Rat bite fever (RBF) is an infection caused by Spirillum minus or Streptobacillus moniliformis as a result of bites or scratches of infected rodents.


The pathogens are Spirillum minus and Streptobacillus moniliformis.

Spirillum minus, also known as Spirochaeta morsus muris, is spiral, with pointed ends, 1.7 -5μm long, 0.2 - 0.5μm wide, Gram-negative, with 2 - 6 regular spirals, with one or more flagella. The pathogen can rotate and bend along its long axis, and can also move quickly in multiple directions by means of flagella. The bacteria cannot grow on the artificial culture media.

Streptobacillus moniliformis is short, rod-shaped, 1 - 5μm long, 0.1 - 0.7μm wide, Gram-negative, nonmotile, and intolerant to acid. The pathogen can only grow on culture media containing 10% - 20% of blood, serum, or ascitic fluids other than ordinary culture media. In the initial isolation, the pathogen is mostly obligate anaerobic, but in the subculture, it is facultative anaerobic. On the liquid media, the bacterial colony is puffball-like or breadcrumb-like.

Source of infection

The main source of infection is house rats, pet mice, and laboratory rats, including rats, mice, guinea pigs, squirrels, voles, and weasels. Cats and dogs can occasionally be the sources of infection.

Route of transmission

The main route is bites or scratches from rats or mice.

Signs and Symptoms

Rat bite fever caused by Spirillum minus

The incubation period is several days to weeks. Redness and edema occurs on the healed rat bite site, resembling erysipelas or cellulitis. Sometimes, blisters or necrosis occurs on the red, swollen skin, forming sharply demarcated ulcers. The systemic symptoms are chills, fever with body temperature up to 39 - 40℃, general malaise, arthralgia, and lymphadenopathy. The body temperature drops to normal levels in 3 - 7 days, and fever occurs again in an interval of 2 - 7 days, resembling relapsing fever. There may be extensive erythema, mostly erythema multiforme or erythema nodosum, or nodules on the extremities and trunk, often aggravated or relieved with the rise and fall of body temperature. Repeated attacks can last for several months, eventually spontaneously healing.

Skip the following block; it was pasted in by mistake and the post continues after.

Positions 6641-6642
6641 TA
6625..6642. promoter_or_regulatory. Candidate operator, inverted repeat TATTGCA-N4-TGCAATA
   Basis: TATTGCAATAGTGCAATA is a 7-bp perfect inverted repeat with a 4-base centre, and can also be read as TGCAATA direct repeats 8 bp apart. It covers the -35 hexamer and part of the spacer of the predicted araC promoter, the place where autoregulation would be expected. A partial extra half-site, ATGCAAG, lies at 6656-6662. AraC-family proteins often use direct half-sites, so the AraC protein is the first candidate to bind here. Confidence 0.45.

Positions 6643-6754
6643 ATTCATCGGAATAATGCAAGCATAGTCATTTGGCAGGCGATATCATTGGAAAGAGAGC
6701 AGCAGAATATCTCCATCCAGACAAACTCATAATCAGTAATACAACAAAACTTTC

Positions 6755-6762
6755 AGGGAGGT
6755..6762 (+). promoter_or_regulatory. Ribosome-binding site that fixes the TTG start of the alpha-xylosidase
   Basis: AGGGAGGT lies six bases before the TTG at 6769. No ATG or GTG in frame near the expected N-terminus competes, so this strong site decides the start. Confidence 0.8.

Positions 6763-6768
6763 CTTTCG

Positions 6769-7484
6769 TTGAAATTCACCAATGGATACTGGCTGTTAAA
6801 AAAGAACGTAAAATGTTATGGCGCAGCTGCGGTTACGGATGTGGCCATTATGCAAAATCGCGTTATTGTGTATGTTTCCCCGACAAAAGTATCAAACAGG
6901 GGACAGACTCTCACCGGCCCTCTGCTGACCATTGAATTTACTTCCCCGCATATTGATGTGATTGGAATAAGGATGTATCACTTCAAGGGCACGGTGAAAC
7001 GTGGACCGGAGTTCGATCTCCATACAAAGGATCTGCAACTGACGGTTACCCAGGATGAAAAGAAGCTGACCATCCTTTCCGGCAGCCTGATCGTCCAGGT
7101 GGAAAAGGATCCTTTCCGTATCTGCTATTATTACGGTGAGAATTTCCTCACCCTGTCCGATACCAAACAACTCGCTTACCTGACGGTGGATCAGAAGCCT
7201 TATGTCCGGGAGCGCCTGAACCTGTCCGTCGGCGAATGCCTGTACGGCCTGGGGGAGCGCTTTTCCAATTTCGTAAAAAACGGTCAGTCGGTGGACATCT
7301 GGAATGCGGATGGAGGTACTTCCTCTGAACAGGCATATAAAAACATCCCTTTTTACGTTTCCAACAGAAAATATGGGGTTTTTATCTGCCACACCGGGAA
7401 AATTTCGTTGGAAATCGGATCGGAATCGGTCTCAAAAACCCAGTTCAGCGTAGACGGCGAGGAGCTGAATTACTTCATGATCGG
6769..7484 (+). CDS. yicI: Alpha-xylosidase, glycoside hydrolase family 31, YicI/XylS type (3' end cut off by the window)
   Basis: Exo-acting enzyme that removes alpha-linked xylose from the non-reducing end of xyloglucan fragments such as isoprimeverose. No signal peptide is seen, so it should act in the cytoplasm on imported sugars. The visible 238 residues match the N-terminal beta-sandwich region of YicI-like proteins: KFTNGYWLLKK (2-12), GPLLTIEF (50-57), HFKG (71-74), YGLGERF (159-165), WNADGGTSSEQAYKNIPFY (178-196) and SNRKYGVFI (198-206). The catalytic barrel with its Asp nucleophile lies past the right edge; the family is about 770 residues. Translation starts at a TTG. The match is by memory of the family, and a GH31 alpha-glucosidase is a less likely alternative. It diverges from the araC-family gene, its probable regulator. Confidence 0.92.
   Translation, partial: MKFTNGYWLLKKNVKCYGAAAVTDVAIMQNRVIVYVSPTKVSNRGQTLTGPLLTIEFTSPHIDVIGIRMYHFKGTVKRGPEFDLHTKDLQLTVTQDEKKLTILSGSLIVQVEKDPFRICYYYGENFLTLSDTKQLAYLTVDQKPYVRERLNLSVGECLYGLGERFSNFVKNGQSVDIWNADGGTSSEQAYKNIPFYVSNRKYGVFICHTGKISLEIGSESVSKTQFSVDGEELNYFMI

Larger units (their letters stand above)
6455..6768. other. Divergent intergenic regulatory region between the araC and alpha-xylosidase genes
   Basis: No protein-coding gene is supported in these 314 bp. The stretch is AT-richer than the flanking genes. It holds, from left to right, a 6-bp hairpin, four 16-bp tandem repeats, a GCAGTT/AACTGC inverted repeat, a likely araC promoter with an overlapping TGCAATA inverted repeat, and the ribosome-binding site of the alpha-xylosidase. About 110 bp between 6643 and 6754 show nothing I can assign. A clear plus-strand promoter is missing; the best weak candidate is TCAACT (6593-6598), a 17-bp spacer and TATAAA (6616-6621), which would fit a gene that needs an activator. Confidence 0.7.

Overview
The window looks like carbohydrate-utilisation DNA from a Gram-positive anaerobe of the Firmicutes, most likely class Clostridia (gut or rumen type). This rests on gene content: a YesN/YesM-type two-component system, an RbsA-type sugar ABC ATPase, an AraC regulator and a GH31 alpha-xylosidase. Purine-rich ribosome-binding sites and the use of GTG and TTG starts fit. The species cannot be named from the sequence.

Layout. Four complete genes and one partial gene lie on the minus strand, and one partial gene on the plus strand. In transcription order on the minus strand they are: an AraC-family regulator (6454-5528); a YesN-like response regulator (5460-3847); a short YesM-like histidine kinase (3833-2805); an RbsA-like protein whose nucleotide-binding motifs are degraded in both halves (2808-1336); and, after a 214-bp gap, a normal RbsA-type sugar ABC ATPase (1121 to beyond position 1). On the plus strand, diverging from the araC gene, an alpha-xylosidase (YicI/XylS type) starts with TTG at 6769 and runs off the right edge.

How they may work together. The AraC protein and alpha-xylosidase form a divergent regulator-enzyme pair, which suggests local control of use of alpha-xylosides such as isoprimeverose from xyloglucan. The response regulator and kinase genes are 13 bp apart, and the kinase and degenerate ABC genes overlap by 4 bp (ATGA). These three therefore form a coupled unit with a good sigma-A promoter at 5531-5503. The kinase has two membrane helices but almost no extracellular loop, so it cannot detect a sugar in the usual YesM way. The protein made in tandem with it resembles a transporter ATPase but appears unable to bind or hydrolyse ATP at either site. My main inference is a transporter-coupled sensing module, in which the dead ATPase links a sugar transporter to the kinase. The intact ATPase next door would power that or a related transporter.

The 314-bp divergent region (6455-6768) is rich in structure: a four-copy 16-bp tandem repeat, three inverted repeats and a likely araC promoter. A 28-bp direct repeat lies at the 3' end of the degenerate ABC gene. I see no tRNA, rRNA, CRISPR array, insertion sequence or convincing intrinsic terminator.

The pathogen is present in the rat bite site, skin lesions, lymph nodes, and blood. With inoculation to guinea pigs or mice in the course of fever, large amounts of spirochetes can be seen on the blood smears after staining. The result of serologic test for syphilis can be positive.

Rat bite fever caused by Streptobacillus moniliformis

This condition is also known as erythema arthriticum epidemicum or Haverhill fever. The incubation period is few days to one month, averagely 12 days. Inflammation occurs on the healed bite site, resembling cellulitis or erysipelas. There are fever, general malaise, anorexia, arthralgia, and lymphangitis. The punctate erythema occurs on the abdomen initially, expanding extensively, particularly on the face and chest. The purplish red skin lesion gradually develops into enlarged, solid plaques. Nonsuppurative migratory polyarthritis and endocarditis can occur. Without treatment, the disease can persist for 6 months.


If there are clinical presentations and pathogen isolated from the animal inoculation, the disease can be diagnosed.


The treatment regimen is amoxicillin 1g orally once every 8 hours, penicillin G procaine 600,000 units intramuscularly once every 12 hours, or penicillin V 500mg orally 4 times a day, for 7 - 10 days. Those who are allergic to penicillin can take orally erythromycin ethylsuccinate 500mg 4 times a day or doxycycline 100mg once every 12 hours for 14 days.